24-hour independent GMTs are common at lower price points because ETA has long offered what is essentially the only option for third-parties, the ETA 2893-2. I call these “caller GMTs” because their independent 24-hour hand makes it really easy to view the time in a second time-zone, and thus, these are great watches for those who have to mentally travel to another time (like for conference calls, etc). Local jumping hour GMTs offer the ability to quickly adjust the local hour and date display to reflect arrival in a new location and the adjustment function not only preserves the time shown on the GMT hand (home time, typically), but it also doesn’t require stopping the watch when you arrive in a new time-zone, and the date is tied to the hour hand, so accuracy is not affected and the wearer is not forced to find a local time reference nor update for the date line. As this format is most useful when traveling from one time-zone to another, I call it a “flyer GMT.” What matters is that of the two options, the Norqain Freedom 60 GMT is the latter. This is especially noteworthy because there are so few local jumping GMTs available, especially at price points under that of the Tudor Black Bay GMT (which starts at $ 4,270 on a strap).
While the playing field has changed a bit since Tudor brought the Black Bay GMT to market (watches like the 44mm Mido Ocean Star GMT now offer local jumping for well under $ 1,500 via ETA’s C07.661 – a movement I cannot wait to see in more watches), this new Norqain looks to compete in the same range as the Black Bay GMT and carries a price of $ 3,590 in steel with a leather strap, $ 3,860 with a steel bracelet, and $ 3,890 for one of the 300-piece bronze limited edition.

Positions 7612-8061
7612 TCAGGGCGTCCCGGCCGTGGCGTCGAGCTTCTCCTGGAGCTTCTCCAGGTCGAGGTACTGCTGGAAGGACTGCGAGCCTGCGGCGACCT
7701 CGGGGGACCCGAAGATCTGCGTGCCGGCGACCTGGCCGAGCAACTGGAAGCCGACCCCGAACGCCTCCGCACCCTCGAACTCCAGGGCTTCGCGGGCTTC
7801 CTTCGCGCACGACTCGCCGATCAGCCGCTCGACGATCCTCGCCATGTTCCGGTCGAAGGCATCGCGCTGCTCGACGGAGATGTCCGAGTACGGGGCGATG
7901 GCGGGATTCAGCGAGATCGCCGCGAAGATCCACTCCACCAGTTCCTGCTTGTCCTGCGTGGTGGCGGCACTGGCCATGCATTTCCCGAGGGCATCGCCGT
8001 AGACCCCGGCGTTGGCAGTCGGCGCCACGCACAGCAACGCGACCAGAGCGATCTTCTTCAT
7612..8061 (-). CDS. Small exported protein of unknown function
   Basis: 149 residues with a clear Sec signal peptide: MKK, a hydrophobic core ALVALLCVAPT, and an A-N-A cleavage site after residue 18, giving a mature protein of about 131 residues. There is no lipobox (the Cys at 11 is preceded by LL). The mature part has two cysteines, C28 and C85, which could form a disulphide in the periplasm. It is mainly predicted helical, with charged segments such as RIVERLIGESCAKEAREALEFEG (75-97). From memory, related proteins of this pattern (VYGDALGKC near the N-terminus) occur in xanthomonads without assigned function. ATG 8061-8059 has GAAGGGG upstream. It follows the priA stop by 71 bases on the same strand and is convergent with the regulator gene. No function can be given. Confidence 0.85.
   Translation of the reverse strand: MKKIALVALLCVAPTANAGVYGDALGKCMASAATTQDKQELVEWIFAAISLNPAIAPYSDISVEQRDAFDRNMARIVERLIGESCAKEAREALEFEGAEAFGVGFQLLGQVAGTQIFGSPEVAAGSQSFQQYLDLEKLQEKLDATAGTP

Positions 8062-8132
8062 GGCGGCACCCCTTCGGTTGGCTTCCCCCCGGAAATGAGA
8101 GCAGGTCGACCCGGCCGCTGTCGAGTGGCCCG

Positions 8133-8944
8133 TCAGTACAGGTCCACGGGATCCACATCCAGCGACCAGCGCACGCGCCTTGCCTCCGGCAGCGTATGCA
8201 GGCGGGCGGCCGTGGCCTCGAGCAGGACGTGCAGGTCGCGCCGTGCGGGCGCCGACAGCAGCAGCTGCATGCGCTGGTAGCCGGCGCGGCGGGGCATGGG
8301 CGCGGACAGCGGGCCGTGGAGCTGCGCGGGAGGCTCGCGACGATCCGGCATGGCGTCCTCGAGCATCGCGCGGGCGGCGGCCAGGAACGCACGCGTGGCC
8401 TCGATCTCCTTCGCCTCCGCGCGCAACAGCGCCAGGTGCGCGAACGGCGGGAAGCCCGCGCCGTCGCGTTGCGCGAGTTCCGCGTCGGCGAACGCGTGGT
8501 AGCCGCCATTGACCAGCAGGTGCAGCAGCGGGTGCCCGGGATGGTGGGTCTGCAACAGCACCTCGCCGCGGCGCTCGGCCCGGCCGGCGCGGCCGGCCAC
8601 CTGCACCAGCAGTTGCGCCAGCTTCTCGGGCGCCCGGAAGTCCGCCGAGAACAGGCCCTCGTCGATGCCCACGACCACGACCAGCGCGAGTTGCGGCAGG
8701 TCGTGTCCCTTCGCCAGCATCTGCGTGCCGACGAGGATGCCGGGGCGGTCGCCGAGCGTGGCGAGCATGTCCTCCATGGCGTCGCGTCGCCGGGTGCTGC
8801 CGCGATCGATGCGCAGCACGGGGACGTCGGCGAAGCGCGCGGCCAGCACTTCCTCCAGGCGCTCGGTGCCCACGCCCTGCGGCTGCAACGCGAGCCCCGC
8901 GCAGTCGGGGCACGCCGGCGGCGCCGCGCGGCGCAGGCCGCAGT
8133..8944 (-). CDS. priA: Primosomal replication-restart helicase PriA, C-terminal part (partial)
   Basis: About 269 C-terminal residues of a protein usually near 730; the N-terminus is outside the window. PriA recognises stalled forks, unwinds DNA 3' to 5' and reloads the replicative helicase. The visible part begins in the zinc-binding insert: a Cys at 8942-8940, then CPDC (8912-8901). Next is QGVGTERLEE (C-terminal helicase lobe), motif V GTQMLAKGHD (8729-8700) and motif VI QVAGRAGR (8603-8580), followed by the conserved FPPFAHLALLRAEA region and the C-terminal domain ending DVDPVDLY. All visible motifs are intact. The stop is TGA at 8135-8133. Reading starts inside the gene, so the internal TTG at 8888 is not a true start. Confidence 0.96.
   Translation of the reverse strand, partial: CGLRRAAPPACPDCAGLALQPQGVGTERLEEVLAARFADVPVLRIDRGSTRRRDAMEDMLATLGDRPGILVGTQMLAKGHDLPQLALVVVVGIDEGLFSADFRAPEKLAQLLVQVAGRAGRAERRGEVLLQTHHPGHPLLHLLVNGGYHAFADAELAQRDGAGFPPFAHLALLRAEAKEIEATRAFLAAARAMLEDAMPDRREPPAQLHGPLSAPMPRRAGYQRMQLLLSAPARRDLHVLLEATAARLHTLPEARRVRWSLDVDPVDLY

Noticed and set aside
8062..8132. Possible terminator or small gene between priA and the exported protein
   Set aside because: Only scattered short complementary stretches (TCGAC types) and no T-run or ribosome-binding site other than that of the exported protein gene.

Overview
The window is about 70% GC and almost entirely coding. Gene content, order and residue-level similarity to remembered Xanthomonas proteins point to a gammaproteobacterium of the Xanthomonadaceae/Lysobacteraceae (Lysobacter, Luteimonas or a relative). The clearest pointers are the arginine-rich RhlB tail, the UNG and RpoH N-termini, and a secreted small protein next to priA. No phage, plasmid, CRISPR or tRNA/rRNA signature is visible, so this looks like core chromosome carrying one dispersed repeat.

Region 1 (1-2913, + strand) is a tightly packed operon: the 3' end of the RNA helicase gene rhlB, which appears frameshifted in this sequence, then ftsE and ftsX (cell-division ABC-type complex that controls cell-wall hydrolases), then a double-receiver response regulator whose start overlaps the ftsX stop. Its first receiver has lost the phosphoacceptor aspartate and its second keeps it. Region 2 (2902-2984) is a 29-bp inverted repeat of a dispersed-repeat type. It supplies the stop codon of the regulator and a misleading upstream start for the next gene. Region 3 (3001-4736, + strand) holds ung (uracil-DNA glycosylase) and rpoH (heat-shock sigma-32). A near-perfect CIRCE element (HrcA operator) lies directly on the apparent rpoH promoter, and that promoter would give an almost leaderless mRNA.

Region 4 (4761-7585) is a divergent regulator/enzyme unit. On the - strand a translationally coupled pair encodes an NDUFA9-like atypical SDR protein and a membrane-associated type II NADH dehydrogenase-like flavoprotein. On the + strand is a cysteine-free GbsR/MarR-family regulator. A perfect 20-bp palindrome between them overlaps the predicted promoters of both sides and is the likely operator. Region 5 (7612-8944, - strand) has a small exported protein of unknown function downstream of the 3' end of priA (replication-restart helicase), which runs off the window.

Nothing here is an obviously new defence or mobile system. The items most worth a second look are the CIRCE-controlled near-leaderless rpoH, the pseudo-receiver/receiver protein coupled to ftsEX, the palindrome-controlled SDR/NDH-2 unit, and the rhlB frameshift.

Offering an entirely different look and feel than that of the Tudor, the Norqain Freedom 60 GMT hits a sub-$ 4,000 price point while sporting identical functionality from a directly comparable movement and, in doing so, joins the still limited ranks of entry-level luxury travel watches with local jumping GMT movements. Anyone with a taste for GMT watches should certainly take note as it’s great to see another solid-looking option hit the market, and it’s also encouraging to see a young brand like Norqain operate in a space mostly dominated by larger big-name players.
Model: Freedom 60 GMT
Reference Number: NN2100SG/B211/20EO.18S (steel, black dial), and NNZ2100ZG/N215/20EO.18Z (bronze, limited edition)
Lug to lug: 49.2mm
Lug width: 20mm
Case Material: Steel or bronze
Dial Color: Black or brown
Lume: Super-LumiNova “Old Radium”
Water Resistance: 100 meters
Strap/Bracelet: Leather strap or optional steel bracelet for the steel model.
Caliber: Norqain Manufacture Caliber NN20/2 (created and produced in partnership with Kenissi)
Functions: Hours, minutes, second, date, second time-zone with jumping local hours adjustment.
Power Reserve: 70 hours
Frequency: 28,800 vph
Chronometer Certified: Yes.
Pricing & Availability
Price: Steel on leather – $ 3,590, steel on bracelet – $ 3,860, bronze limited edition on leather – $ 3,890.
Availability: September 2020
Limited Edition: The bronze version is limited to 300 pieces.